Reading the post about Googles’s SoC it reminded me of an idea had for
quite a while:
Imagine a graphical interface to Gnuradio where all python blocks are
represented by some widget, with name, parameters, description/doc and
the like. On the left side fo an widget you’ve some docking nodes for
input, on the right side nodes for output. All available blocks are
presented in a toolbar. You create a flowgraph (like a “work space”) and
drag the blocks onto the flowgraph. The new inserted block is initially
named <block_type>_, which you’ll probably change at first. To
connect blocks, just click on a input or output docking node and drag to
the corresponding docking node on a different block to do a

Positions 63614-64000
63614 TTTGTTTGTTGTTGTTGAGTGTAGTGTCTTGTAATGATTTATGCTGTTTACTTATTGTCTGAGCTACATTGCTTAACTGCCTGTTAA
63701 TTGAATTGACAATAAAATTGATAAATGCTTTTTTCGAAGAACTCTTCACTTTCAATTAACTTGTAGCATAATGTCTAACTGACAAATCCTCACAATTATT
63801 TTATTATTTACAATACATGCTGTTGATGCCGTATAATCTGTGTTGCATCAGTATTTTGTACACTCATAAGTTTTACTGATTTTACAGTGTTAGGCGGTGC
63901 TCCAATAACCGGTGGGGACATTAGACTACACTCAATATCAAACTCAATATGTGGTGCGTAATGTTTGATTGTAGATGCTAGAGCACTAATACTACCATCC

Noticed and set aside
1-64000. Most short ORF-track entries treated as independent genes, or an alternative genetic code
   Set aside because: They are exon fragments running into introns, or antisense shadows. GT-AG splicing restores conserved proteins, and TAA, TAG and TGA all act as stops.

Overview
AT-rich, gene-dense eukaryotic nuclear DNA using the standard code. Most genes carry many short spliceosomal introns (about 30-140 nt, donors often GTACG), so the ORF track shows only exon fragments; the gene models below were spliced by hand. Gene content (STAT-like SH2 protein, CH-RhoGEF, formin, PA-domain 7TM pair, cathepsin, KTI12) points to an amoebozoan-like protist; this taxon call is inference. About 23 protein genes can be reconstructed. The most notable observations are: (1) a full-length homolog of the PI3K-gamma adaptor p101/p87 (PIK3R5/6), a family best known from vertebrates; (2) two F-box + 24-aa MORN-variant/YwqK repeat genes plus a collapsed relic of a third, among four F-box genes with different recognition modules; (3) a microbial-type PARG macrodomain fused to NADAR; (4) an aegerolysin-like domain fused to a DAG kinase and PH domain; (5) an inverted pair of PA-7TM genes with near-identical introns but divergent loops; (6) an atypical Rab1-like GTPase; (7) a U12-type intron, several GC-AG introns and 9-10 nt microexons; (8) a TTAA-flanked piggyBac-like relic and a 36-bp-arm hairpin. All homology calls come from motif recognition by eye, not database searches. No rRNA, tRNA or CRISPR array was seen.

flowgraph.connect(). To change options, simply click on the option and
edit, or create some “data type” block, which holds the value and would
be connected to some block’s options.
The interface does sanity checks while you build your application, maybe
even constructs a working flowgraph on the fly, and runs it. If an error
occurs the user is notified.
I hope it’s clear what I mean: graphical programming. I’m not sure if
Python supports enough reflection to give information about the block
properties, so no explicit description has to be written for each and
every block. With good python docstrings help can be context sensitive.
Perhaps people with wxGlade experience have an idea how to connect a
wxWidgets interface to the Application Builder.
Something I’ve not sorted out is saving: Should the Application Build
generate python code or some description format? Where should metadata
(position, description) go (comments, metadata file)? What about
reading/parsing handwritten apps?
Engineers motto: cheap, good, fast: choose any two
Student of Telematik, Techn. University Graz, Austria